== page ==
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KeyCorp Reports Operating Results (10-K)

February 27, 2012 | About:

KeyCorp (NYSE:KEY) filed Annual Report for the period ended 2011-12-31.

Keycorp New has a market cap of $7.68 billion; its shares were traded at around $8.13 with a P/E ratio of 8.8 and P/S ratio of 1.6. The dividend yield of Keycorp New stocks is 1.5%.

Highlight of Business Operations:

The housing market remained weak throughout 2011 and continued to be a drag on the recovery. In December of 2011 new home sales decreased 7% from December of 2010, while the median price of new homes decreased by 13% over the same period. Building activity improved modestly as housing starts at the end of 2011 increased 25% from a year earlier, but still remained at historically low levels. Existing home sales also remained weak as lower mortgage rates and price discounts were not enough to lure buyers back into the market. In December of 2011 existing home sales increased 4% from the same month a year ago, and the median price of existing homes decreased by 3% over the same period. While remaining historically elevated, the number of new foreclosures decreased 20% in December of 2011 from a year earlier.

As shown in Figure 7, we benefited from a $187 million increase in investment banking and capital market income, $76 million in net gains from loan sales in 2010 compared to a $1 million loss in 2009, and $66 million in net gains from principal investing (including results attributable to noncontrolling interests) in 2010 compared to a $4 million loss in 2009. These favorable results were partially offset by a $79 million decline in net gains on the sale of leased equipment.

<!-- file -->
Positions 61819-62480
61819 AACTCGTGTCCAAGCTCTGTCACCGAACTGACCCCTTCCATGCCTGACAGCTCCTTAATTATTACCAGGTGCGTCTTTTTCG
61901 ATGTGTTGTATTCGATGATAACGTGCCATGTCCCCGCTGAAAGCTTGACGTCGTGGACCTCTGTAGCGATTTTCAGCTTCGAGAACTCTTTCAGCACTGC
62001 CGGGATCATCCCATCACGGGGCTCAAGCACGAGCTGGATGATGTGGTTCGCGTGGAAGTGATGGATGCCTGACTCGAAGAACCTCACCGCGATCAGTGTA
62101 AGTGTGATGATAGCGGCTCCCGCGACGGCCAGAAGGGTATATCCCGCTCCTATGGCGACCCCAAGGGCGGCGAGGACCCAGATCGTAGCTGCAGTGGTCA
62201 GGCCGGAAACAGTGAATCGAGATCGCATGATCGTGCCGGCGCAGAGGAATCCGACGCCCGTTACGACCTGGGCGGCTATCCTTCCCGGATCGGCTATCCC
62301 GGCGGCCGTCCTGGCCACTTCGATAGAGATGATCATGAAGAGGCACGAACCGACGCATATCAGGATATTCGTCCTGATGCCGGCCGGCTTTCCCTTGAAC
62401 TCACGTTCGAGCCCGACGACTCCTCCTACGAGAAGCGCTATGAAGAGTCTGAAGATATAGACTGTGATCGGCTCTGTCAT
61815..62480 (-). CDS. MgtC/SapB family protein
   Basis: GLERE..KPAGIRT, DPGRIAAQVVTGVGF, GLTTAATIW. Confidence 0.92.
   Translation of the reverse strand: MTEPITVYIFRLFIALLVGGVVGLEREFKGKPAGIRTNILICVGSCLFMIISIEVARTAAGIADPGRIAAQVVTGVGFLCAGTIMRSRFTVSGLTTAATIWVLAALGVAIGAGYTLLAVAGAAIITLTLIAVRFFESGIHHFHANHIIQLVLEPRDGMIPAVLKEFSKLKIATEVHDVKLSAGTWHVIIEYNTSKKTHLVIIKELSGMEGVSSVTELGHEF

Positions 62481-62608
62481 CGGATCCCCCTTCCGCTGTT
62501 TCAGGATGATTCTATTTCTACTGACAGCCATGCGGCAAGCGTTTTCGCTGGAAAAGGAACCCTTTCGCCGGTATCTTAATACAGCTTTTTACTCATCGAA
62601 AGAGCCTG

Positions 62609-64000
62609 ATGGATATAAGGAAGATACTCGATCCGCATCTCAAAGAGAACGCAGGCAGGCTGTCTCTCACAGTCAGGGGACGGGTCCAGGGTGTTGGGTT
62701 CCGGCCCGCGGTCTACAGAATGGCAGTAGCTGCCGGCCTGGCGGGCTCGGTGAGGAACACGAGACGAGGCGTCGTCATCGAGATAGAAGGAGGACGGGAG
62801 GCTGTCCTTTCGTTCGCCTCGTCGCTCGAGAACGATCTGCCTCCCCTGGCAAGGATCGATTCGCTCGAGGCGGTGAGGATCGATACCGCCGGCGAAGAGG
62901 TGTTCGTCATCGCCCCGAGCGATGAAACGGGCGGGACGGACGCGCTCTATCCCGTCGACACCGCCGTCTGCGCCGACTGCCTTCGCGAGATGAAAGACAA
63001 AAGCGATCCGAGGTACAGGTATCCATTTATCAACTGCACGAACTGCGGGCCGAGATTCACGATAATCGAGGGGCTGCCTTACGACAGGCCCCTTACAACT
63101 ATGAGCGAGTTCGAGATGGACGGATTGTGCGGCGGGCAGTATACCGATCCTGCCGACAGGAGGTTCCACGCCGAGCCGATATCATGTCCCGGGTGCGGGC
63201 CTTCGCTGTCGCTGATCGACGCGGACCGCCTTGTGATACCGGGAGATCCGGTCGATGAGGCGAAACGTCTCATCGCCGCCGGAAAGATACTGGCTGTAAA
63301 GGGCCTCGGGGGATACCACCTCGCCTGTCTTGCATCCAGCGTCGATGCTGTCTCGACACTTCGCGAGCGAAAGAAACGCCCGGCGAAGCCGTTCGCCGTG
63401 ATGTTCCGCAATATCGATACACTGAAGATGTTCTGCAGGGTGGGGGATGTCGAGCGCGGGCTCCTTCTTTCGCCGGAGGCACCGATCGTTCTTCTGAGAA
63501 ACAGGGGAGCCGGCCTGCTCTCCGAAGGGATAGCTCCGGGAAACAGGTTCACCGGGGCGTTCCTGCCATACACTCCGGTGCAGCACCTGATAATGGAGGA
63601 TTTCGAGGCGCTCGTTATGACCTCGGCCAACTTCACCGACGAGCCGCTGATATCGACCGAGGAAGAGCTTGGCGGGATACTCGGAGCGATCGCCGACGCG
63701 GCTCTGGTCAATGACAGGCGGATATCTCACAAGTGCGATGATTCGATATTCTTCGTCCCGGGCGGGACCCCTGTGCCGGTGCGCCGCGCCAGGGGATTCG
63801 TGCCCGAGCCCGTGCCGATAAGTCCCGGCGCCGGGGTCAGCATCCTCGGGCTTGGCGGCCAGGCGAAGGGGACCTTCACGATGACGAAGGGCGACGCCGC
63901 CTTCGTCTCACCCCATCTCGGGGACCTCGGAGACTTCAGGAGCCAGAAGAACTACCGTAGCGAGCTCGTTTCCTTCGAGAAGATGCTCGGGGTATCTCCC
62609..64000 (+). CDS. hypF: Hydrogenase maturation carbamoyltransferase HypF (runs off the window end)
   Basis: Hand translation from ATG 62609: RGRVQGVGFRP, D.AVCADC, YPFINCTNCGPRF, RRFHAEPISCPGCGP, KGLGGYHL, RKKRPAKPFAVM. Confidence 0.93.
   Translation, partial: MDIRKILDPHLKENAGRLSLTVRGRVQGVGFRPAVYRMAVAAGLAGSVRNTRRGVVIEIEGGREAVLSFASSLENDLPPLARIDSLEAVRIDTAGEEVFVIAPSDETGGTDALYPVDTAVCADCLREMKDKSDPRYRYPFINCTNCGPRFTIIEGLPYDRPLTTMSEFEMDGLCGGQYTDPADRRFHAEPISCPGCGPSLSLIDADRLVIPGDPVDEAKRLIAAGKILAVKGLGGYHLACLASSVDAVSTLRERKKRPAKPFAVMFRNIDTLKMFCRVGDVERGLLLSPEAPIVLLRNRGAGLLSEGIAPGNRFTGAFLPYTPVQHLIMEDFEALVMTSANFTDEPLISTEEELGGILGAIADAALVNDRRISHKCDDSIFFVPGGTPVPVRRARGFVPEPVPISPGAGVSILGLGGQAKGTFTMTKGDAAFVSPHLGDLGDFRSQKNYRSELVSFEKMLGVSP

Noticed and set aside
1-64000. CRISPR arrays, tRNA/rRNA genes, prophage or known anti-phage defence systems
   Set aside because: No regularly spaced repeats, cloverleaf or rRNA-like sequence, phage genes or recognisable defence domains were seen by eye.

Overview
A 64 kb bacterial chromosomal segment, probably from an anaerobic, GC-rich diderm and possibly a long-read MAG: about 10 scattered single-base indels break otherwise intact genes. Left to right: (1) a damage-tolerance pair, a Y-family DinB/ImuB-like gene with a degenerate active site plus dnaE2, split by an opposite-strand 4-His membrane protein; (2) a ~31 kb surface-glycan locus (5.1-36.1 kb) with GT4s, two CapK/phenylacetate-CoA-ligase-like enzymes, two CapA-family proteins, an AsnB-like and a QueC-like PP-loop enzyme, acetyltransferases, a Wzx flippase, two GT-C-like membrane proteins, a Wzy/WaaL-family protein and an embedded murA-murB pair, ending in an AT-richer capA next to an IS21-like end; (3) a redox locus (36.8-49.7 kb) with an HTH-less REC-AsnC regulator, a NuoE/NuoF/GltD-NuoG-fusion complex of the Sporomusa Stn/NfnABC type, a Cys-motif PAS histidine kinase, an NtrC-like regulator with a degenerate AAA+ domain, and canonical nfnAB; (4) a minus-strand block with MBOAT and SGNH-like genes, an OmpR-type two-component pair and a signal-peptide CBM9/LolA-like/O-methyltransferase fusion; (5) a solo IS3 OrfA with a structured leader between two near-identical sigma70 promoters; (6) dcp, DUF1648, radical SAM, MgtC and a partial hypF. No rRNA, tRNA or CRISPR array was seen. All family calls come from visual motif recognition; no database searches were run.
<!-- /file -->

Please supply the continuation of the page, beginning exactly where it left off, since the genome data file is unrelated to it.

Taxable-equivalent net interest income declined by $93 million, or 12%, in 2011 compared to 2010. This is primarily due to the deposit and borrowing spread, which declined by $79 million, or 28%. This decline was driven by a reduction in the value of deposits resulting from historically low interest rates and the movement of $1.5 billion in escrow balances out of the Real Estate Capital line of business to a third party in the first quarter of 2011. Average earning assets fell by $3.1 billion, or 14%, due primarily to reductions in the real estate loan portfolios; however, strong commercial loan growth in the second half of 2011 resulted in a $483 million increase in period end loans from December 31, 2010. Lower average earning asset balances were offset by improved earning asset yields and an increase in loan-related interest fees.

The 2010 improvement in net income from continuing operations attributable to Key related to a decrease in the provision for loan losses, an increase in noninterest income, and a decrease in noninterest expense, partially offset by a decrease in net interest income. Taxable-equivalent net interest income declined by $74 million, or 9% in 2010 compared to 2009 due primarily to decreased earning assets. Noninterest income increased $146 million or 21% driven by fair value adjustments on other real estate investments taken in 2009, and increased investment banking and debt placement fees. The provision for loan and lease losses decreased $1.9 billion on improved credit quality. Noninterest expense decreased $251 million or 20% driven by the decreased provision for lending related commitments, a decrease in intangible amortization expense, decreased miscellaneous expense, and the intangible asset impairment charge taken in 2009.

Typically, the parent company meets its liquidity requirements through regular dividends from KeyBank. Federal banking law limits the amount of capital distributions that a bank can make to its holding company without prior regulatory approval. A national banks dividend-paying capacity is affected by several factors, including net profits (as defined by statute) for the two previous calendar years and for the current year, up to the date of dividend declaration. During 2011, KeyBank paid $300 million in dividends to the parent, and nonbank subsidiaries paid the parent $33 million in cash dividends, and $12 million in noncash dividends. During 2011, the parent did not make any capital infusions to KeyBank, compared to $100 million during 2010. Based upon existing regulatory guidance, KeyBank has capacity to pay $1.3 billion in dividends to KeyCorp at January 1, 2012.

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About the author:

Charlie Tian, Ph.D. - Founder of GuruFocus. You can now order his book Invest Like a Guru on Amazon.

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